KHAIRPUR TAMIWALI, Pakistan (AP) — Pakistan's prime minister and powerful army chief traveled Wednesday to a strategic area along the border with India to observe a drill meant to display the country's military might amid escalating tensions with New Delhi over the disputed Kashmir region.
Prime Minister Nawaz Sharif and Army Chief Gen. Raheel Sharif watched the exercise — dubbed "Strike of Thunder" and complete with planes, tanks, artillery and other heavy weapons — to test the army's preparedness.
The drill, in the Khairpur Tamiwali desert area near the district or Bahawalpur, came three days after Indian fire in Kashmir killed seven Pakistani soldiers in a new escalation between the two nuclear-armed rivals.
The two sides have traded fire repeatedly in recent weeks across the Line of Control, which divides the Himalayan region into India- and Pakistani-controlled zones. Both Pakistan and India claim Kashmir in its entirety.
Pakistan's army chief has less than two weeks before retirement after his three-year term. The government has not yet named his successor.
In a speech at the drill, Pakistan's prime minister paid a glowing tribute to the armed forces and reiterated his government's commitment to fighting terrorism.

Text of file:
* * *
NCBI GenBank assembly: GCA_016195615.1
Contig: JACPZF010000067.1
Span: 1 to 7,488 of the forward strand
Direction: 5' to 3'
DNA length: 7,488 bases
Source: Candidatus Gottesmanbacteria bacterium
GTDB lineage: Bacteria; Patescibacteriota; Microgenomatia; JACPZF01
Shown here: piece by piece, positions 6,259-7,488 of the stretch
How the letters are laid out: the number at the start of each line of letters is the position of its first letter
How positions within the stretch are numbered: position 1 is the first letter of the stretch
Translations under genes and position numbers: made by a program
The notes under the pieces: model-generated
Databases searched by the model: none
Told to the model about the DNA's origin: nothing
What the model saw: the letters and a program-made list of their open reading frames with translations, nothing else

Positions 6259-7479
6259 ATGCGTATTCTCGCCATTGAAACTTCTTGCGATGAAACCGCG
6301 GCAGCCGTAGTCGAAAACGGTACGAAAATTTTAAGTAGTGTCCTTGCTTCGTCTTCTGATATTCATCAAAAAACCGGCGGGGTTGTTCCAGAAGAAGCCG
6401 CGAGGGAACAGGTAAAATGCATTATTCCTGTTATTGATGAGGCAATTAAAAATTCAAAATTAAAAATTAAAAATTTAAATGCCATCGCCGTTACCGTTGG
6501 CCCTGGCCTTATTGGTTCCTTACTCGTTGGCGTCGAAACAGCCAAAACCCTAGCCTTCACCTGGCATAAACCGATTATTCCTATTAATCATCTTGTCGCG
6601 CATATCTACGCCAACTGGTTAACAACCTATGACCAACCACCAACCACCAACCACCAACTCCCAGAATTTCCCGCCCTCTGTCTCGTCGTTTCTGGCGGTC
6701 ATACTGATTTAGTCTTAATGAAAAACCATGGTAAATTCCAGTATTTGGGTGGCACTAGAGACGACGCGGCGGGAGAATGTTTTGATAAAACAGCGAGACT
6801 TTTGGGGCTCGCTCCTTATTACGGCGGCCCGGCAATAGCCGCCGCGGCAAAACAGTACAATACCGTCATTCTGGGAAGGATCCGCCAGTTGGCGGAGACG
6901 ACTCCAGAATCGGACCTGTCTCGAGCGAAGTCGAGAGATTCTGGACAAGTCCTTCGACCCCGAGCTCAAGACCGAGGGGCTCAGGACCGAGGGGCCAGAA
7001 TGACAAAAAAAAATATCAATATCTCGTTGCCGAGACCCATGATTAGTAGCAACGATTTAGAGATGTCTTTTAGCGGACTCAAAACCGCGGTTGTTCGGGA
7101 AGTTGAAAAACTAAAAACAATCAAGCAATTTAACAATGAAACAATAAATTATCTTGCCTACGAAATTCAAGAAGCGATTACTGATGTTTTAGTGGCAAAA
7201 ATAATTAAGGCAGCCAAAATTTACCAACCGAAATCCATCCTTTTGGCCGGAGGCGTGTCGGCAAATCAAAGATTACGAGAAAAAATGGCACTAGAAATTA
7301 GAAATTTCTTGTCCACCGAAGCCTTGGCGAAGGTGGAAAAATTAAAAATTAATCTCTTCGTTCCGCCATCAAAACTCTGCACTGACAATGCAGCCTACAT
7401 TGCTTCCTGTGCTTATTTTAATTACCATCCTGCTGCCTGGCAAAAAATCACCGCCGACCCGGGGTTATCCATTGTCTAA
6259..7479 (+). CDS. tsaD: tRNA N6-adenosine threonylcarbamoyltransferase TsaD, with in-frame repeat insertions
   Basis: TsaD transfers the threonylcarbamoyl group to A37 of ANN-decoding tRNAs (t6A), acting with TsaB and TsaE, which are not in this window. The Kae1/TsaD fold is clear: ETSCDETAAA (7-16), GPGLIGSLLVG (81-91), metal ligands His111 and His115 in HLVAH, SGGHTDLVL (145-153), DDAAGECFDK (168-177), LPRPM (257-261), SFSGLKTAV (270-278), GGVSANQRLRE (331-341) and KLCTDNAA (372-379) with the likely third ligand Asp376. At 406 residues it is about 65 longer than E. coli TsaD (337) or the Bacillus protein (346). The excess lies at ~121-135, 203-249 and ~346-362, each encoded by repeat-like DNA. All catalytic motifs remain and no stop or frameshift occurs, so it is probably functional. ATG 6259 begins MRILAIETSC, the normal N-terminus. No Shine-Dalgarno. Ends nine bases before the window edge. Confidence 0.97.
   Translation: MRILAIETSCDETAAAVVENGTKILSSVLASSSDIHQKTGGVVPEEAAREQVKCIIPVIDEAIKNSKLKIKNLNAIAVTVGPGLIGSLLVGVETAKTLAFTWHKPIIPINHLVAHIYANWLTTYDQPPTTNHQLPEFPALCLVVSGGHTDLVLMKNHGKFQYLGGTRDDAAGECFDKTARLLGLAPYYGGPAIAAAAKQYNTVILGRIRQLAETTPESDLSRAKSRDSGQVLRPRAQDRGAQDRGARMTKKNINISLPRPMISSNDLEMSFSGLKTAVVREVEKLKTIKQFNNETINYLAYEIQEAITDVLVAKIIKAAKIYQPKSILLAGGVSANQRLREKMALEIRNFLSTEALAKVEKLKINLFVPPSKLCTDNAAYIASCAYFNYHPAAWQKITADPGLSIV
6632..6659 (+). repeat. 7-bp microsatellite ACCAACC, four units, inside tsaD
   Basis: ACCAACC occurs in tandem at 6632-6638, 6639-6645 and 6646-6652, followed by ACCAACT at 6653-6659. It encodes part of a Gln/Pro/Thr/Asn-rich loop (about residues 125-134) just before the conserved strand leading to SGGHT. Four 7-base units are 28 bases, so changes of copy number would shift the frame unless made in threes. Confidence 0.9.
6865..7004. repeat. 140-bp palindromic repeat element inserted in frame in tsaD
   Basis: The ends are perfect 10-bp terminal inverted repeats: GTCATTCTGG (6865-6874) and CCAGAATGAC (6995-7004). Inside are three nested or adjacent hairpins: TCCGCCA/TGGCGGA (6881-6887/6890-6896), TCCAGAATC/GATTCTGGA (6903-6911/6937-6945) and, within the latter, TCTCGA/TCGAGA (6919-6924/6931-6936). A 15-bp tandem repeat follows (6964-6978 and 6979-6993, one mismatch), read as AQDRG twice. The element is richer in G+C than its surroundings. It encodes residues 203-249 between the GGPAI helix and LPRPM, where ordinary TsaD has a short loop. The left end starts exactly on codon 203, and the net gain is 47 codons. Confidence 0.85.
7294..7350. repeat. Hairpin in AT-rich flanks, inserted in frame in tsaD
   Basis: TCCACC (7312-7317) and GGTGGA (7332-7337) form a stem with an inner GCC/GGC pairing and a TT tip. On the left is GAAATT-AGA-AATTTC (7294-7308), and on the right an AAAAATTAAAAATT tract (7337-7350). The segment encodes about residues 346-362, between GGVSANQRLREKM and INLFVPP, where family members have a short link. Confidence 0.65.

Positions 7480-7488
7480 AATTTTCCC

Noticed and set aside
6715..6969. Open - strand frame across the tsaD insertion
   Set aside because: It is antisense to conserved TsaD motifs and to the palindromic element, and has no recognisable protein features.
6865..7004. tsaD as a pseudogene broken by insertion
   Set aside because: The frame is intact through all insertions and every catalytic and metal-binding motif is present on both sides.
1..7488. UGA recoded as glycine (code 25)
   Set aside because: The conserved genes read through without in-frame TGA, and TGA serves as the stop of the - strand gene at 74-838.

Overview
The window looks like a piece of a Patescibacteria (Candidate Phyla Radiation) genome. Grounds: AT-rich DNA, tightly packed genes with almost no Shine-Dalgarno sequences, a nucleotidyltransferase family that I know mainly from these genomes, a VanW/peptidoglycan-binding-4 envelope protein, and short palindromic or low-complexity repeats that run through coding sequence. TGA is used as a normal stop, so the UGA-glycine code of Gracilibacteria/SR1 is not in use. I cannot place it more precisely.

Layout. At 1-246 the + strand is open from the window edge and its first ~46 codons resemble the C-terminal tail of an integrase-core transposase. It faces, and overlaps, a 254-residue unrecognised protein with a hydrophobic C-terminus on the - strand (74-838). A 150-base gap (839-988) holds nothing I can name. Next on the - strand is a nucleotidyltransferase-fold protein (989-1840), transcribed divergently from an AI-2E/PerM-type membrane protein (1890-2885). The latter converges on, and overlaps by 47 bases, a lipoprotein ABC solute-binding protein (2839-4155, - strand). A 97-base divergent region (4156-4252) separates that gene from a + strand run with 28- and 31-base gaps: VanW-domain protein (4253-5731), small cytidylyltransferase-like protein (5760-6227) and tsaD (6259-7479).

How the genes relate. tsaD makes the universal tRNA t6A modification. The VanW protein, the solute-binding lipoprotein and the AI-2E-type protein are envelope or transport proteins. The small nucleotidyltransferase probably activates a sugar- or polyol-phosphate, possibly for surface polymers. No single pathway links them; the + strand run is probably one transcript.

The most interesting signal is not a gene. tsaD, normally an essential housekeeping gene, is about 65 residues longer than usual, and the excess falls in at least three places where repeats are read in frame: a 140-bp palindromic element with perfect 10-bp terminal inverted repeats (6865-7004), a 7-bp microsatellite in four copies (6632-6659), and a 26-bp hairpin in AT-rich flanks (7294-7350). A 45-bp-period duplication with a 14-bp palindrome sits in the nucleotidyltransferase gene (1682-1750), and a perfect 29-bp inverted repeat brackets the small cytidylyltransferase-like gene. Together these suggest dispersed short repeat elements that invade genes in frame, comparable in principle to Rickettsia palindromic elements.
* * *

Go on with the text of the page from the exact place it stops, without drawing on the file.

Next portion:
Nawaz Sharif also issued a veiled warning to India, saying that Pakistan would deliver a "befitting response" to any hostile enemy action.
The latest escalation was set off by a deadly September attack on an Indian military base in the Indian-controlled part of Kashmir. India has blamed Pakistan-based militants for that attack and others, a charge Pakistan denies.
Tensions have run high since Indian troops killed a Kashmiri militant leader in July. The killing ignited some of the most violent protests in years, and dozens of people have been killed in India's resulting crackdown.
Despite pleas from the United Nations, the two sides have continued to exchange fire in Kashmir. The violence has forced thousands of villagers on the Pakistani side to flee for safety.
India says it has been retaliating for Pakistani violations of a 2003 cease-fire.
Two of the three wars between India and Pakistan since 1947 have been fought over their competing claims to Kashmir.